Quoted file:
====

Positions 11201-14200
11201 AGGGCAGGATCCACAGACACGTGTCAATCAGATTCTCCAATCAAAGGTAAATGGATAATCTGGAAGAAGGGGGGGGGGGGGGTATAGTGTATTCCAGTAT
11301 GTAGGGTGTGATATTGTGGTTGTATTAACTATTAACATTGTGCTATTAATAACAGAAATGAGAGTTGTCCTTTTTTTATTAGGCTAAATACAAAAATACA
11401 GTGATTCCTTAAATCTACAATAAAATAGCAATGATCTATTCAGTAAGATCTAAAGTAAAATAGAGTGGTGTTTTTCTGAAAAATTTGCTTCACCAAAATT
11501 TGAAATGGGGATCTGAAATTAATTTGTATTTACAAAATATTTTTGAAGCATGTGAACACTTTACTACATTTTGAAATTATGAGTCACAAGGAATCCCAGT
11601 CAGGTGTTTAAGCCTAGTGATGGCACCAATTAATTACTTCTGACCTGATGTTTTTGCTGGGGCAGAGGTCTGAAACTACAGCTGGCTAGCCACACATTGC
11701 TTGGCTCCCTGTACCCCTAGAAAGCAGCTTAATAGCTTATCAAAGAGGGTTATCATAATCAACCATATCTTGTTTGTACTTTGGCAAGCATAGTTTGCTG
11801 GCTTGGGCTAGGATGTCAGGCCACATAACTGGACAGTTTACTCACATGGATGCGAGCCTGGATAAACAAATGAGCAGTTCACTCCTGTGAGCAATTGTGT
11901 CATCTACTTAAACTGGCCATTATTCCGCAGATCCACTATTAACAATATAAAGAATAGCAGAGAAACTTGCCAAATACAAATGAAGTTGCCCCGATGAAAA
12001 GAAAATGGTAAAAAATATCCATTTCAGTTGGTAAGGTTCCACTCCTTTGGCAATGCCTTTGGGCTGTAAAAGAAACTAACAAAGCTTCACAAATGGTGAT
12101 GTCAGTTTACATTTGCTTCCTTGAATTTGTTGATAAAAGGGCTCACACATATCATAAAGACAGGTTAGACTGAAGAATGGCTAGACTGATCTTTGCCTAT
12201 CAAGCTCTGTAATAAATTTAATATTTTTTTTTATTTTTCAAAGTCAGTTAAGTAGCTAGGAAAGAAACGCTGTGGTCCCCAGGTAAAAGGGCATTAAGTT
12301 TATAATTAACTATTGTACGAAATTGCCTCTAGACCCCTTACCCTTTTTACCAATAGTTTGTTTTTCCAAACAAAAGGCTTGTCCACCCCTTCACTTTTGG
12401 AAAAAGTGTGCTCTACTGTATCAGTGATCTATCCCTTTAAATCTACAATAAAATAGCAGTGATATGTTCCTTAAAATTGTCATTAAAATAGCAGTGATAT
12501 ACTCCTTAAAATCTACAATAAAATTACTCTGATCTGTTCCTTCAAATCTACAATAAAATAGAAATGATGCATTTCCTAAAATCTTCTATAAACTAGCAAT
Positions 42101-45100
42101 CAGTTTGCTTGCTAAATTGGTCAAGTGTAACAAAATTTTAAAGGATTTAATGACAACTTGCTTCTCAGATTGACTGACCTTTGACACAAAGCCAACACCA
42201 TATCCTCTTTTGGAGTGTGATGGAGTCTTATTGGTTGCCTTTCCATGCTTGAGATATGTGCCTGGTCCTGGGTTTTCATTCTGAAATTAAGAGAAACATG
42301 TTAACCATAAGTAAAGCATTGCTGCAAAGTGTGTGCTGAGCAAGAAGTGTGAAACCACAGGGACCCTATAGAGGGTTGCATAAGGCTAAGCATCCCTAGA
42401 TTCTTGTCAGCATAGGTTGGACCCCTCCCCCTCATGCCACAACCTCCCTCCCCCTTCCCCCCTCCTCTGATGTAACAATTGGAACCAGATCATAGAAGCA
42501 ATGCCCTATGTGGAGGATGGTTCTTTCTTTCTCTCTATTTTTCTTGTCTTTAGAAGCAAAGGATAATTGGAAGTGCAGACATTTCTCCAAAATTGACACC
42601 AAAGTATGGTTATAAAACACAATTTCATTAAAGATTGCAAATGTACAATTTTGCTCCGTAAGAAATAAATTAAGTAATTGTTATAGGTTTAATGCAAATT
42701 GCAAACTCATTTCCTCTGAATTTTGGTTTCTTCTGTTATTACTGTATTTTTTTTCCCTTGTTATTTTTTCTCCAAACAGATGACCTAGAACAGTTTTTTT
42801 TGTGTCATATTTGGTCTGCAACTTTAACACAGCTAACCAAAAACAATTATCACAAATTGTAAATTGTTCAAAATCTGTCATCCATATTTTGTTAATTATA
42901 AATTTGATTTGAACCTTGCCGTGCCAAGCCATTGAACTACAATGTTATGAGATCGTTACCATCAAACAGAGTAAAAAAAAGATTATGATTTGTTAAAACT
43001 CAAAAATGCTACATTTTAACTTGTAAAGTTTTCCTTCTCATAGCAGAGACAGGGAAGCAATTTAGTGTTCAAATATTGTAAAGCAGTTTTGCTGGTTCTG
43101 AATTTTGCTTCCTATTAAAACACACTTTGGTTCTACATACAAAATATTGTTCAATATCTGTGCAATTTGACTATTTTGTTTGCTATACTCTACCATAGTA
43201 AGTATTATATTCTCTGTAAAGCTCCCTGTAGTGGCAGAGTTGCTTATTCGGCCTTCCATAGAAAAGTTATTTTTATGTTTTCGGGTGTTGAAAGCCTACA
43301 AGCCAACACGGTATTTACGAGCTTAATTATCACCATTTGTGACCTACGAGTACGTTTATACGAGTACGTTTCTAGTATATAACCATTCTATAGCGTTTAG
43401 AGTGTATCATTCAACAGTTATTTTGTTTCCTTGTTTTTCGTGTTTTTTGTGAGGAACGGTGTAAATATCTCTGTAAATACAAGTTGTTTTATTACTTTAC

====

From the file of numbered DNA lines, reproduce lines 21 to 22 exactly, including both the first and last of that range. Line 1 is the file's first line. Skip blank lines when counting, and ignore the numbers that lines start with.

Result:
42501 ATGCCCTATGTGGAGGATGGTTCTTTCTTTCTCTCTATTTTTCTTGTCTTTAGAAGCAAAGGATAATTGGAAGTGCAGACATTTCTCCAAAATTGACACC
42601 AAAGTATGGTTATAAAACACAATTTCATTAAAGATTGCAAATGTACAATTTTGCTCCGTAAGAAATAAATTAAGTAATTGTTATAGGTTTAATGCAAATT